But providing palliative care can be very hard work, both physically and psychologically. Ending a patient's life by injection is quicker and easier and cheaper. This may tempt people away from palliative care.
Legalising euthanasia may reduce the availability of palliative care
Some fear that the introduction of euthanasia will reduce the availability of palliative care in the community, because health systems will want to choose the most cost effective ways of dealing with dying patients.
Medical decision-makers already face difficult moral dilemmas in choosing between competing demands for their limited funds. So making euthanasia easier could exacerbate the slippery slope, pushing people towards euthanasia who may not otherwise choose it.
When palliative care is not enough
Palliative care will not always be an adequate solution:
- Pain: Some doctors estimate that about 5% of patients don't have their pain properly relieved during the terminal phase of their illness, despite good palliative and hospice care
- Dependency: Some patients may prefer death to dependency, because they hate relying on other people for all their bodily functions, and the consequent loss of privacy and dignity
- Lack of home care: Other patients will not wish to have palliative care if that means that they have to die in a hospital and not at home
- Loss of alertness: Some people would prefer to die while they are fully alert and and able to say goodbye to their family; they fear that palliative care would involve a level of pain-killing drugs that would leave them semi-anaesthetised
- Not in the final stages: Other people are grateful for palliative care to a certain point in their disease, but after that would prefer to die rather than live in a state of helplessness and distress, regardless of what is available in terms of pain-killing and comfort.
Pressure on the vulnerable
This is another of those arguments that says that euthanasia should not be allowed because it will be abused.
The fear is that if euthanasia is allowed, vulnerable people will be put under pressure to end their lives. It would be difficult, and possibly impossible, to stop people using persuasion or coercion to get people to request euthanasia when they don't really want it.
The pressure of feeling a burden
People who are ill and dependent can often feel worthless and an undue burden on those who love and care for them. They may actually be a burden, but those who love them may be happy to bear that burden.
Nonetheless, if euthanasia is available, the sick person may pressure themselves into asking for euthanasia.
Pressure from family and others
Family or others involved with the sick person may regard them as a burden that they don't wish to carry, and may put pressure (which may be very subtle) on the sick person to ask for euthanasia.
Increasing numbers of examples of the abuse or neglect of elderly people by their families makes this an important issue to consider.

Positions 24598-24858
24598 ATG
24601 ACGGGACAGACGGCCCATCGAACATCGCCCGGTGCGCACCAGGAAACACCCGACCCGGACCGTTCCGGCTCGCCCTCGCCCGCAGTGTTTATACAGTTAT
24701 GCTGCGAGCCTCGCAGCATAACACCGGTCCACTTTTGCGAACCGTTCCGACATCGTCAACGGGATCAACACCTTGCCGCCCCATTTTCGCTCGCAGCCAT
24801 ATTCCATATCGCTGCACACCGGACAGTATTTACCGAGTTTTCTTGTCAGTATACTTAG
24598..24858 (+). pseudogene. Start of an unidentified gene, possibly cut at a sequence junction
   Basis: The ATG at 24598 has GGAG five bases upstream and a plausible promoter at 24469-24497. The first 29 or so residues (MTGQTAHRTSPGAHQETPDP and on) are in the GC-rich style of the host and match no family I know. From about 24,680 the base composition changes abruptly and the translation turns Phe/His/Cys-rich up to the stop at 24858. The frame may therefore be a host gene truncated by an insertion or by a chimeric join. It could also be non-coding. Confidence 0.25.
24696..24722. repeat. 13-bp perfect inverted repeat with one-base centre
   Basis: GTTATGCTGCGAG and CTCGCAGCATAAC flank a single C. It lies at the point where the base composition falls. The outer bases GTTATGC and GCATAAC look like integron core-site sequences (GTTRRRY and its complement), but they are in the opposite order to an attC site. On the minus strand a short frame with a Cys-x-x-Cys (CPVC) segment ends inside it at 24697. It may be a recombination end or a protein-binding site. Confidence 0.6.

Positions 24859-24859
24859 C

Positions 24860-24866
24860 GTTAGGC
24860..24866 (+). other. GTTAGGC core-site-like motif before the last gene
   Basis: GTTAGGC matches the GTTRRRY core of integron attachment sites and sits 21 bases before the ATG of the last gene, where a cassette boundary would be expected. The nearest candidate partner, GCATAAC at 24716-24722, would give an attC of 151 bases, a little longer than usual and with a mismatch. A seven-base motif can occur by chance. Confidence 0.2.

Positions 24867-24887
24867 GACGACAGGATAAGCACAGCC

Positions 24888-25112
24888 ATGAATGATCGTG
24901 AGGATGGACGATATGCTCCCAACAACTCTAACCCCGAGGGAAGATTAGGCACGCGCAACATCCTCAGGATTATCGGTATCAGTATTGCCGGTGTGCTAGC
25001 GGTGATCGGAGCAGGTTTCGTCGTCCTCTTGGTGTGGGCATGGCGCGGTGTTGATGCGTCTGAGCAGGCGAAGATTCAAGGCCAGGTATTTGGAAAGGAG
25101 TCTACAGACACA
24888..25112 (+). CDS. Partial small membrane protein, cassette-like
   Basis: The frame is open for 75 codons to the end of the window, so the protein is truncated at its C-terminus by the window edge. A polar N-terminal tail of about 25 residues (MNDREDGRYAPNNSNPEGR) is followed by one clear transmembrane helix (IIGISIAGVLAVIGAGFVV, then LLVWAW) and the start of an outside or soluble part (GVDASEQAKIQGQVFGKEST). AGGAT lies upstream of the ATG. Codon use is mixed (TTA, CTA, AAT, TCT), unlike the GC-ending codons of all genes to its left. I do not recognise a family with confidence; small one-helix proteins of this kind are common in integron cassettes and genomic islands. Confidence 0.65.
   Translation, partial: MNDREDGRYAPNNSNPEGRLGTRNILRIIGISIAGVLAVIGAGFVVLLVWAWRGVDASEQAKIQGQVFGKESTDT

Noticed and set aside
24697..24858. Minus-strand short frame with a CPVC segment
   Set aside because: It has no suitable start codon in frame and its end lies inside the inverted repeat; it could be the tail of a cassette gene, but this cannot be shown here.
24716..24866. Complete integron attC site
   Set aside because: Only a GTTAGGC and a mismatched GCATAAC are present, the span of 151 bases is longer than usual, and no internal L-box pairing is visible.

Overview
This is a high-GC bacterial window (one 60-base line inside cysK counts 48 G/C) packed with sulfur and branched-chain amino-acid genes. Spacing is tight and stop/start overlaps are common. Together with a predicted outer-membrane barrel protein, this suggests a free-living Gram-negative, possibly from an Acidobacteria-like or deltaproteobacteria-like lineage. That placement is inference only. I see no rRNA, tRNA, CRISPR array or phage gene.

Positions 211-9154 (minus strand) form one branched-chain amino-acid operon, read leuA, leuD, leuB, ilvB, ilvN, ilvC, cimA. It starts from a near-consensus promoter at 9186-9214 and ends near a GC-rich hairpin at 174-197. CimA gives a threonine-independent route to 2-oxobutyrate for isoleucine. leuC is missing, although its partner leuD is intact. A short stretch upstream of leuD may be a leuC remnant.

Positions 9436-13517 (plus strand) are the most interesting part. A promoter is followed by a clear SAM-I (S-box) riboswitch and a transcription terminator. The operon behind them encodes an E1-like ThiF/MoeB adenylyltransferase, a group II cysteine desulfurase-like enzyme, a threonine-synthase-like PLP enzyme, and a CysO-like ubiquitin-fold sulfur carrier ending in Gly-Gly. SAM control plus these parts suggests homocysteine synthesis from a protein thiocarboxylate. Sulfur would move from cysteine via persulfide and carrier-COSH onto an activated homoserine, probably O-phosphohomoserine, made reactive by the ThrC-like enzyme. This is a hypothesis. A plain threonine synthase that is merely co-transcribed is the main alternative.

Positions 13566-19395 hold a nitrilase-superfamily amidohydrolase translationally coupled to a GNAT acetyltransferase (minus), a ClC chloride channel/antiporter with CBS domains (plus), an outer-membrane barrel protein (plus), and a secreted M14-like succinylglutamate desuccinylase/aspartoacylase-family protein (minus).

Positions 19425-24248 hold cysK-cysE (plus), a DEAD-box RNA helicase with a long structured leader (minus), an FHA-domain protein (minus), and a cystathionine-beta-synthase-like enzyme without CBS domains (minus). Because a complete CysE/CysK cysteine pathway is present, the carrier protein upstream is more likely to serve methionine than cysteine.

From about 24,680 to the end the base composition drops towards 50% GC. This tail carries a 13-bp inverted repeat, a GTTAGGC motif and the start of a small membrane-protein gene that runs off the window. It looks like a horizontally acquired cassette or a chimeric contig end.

The last few months of a patient's life are often the most expensive in terms of medical and other care. Shortening this period through euthanasia could be seen as a way of relieving pressure on scarce medical resources, or family finances.
It's worth noting that cost of the lethal medication required for euthanasia is less than £50, which is much cheaper than continuing treatment for many medical conditions.
Some people argue that refusing patients drugs because they are too expensive is a form of euthanasia, and that while this produces public anger at present, legal euthanasia provides a less obvious solution to drug costs.
If there was 'ageism' in health services, and certain types of care were denied to those over a certain age, euthanasia could be seen as a logical extension of this practice.
Euthanasia Ends Suffering Essay examples
2645 Words11 Pages
Euthanasia Ends Suffering
Death is deeply personal, generally feared, and wholly inescapable, but medical technology now can prolong our biological existence virtually indefinitely, and, with these advances, comes the question of whether we should pursue the extension of life in all cases. Most people would agree that, under certain circumstances, it would be preferable to cease our hold on life. Nearly everyone can agree that there are situations when terminally ill patients have the right to call for a halt to life-extending treatments, and that their physicians will have the moral obligation to comply. What appears to be quite difficult for us as a society to come to terms with is the thought that someone would…show more content…
Perry was kept alive long enough for his critical injuries to heal, allowing him to recover the ability to breath unassisted once weaned off a respirator. This means that he will continue to live, if one can call his existence living, for years to come. Perry's mother, who refused the suggestion of "letting him die" while her son was comatose, acknowledges that he would not have wanted to live in his present condition. She refused the suggestion of letting him die while he was comatose, by her own admission, because she could not accept the guilt she felt at the thought of his slow death from starvation (which is the commonly accepted, and legally permissible, form of passive euthanasia). Had the more humane option of active euthanasia been available, she would have chosen that path for her son. When one sees Perry, one has to ask in whose best interest was it that he was saved? What possible good can be said to have been achieved in prolonging the existence of someone who can no longer even realize what the word "life" means? Our society needs to examine the reason why one type of euthanasia is condoned where another form, often less brutal, is refused. Certain clarifications are necessary before discussion can begin on whether there truly is a moral difference